What the Partial Government Shutdown Means for the U.S.


One of the furloughed federal employees protesting outside of the White House (Photo from Business Insider)

Claire Taylor, Businnes Manager

Since December 22, 2018, the United States government has been partially shut down by the executive order of President Trump. Still in place as of January 13th, 2019, this partial shutdown is now the longest of its kind in the history of the United States.

Here in Hingham, many students do not feel personally affected by the shutdown, but they express strong opinions regarding it. When asked why they think the government shutdown has lasted the twenty-three days it has, senior Grace Walker said that President Trump is “not willing to compromise. I think to be in that position [President] you need to be able to compromise,” while Senior Liam Skylar stated, “I think there is strong point to be made that the government can easily not be shut down anymore if the Democrats were to concede some stuff to him.”

On when the government could reopen, Liam Skylar said, “I expect at some point in the next few months, Trump’s going to give up on this plan because I don’t think it’s actually going to work.” On the contrary, Senior Will Bryant spoke, “I think that [President Trump] isn’t willing to budge on the border wall because he’s taken a stance and is the type of person who sees things through. So I think it’s up to the Senate.”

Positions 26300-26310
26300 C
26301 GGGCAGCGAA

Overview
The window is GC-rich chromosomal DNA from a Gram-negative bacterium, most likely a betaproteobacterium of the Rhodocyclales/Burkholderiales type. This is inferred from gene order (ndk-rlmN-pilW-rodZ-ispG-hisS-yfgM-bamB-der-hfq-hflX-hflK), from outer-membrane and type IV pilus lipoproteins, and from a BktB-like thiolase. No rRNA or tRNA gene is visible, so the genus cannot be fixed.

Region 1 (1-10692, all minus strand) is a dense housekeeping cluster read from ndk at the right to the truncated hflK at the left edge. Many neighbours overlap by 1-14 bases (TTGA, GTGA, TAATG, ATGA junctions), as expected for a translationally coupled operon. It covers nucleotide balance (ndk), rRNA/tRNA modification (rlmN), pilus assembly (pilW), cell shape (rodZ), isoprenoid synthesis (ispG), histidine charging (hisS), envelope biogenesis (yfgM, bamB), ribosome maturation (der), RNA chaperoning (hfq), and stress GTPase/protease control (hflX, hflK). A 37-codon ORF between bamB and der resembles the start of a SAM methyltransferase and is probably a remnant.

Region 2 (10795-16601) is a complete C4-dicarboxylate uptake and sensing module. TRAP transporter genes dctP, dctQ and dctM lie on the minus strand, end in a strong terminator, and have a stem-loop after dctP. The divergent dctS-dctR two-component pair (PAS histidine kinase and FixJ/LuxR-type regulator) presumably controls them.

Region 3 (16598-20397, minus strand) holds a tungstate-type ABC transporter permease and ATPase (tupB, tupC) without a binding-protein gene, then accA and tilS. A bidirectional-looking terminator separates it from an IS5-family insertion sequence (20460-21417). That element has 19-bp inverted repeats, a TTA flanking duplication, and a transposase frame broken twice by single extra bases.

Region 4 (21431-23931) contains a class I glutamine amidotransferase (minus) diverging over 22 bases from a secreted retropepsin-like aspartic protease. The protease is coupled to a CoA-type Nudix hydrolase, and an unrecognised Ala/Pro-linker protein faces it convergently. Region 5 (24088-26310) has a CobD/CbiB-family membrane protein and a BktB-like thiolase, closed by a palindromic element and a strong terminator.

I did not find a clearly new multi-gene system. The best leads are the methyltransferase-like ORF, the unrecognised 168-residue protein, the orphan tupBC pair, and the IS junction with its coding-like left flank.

On January 8th, the President sat down in the Oval Office to deliver a Presidential Address to the Nation to urge support for the border wall. “It had some good parts to it, but no one’s minds were really changed, so I don’t think this is actually going to get anywhere,” spoke Liam Sklar.

For federally employed Americans with families, consensus between the President, the House, and the Senate is a matter of survival. The government shutdown has furloughed 800,000 federal workers, from TSA agents to Coast Guard guardsmen and cadets, according to 10 News. The economic damage of the shutdown has weaved into various aspects of Americans’ lives, including the ability to pay mortgages and, for some low-income renters, the threat of being evicted, according to NPR. If the shutdown continues into March, funding to supply food stamps to Americans who rely on them is not certain, NBC News reports.

Government shutdowns are always extremely costly to the American economy. CNBC reported that another two weeks of the government shutdown could cost over $6 billion, more than what Trump outlined as the budget for the border wall.

Senior Nick Desilva ended a discussion about the border wall by saying that “it’s a big waste of money.” Will Bryant expressed, “I feel like time and time again we [Americans] have isolationist sentiment, and it never works out well. We should be breaking down walls, not building them.”

The House and Senate have agreed to most parts of the legislation President Trump has put forth that entails increased border protection, except for the border wall. Whether the legislation was halted because of the wall’s perceived disadvantage to the American economy or its morale, the polarization between the executive and legislative branches now enters another week without compromise on the horizon.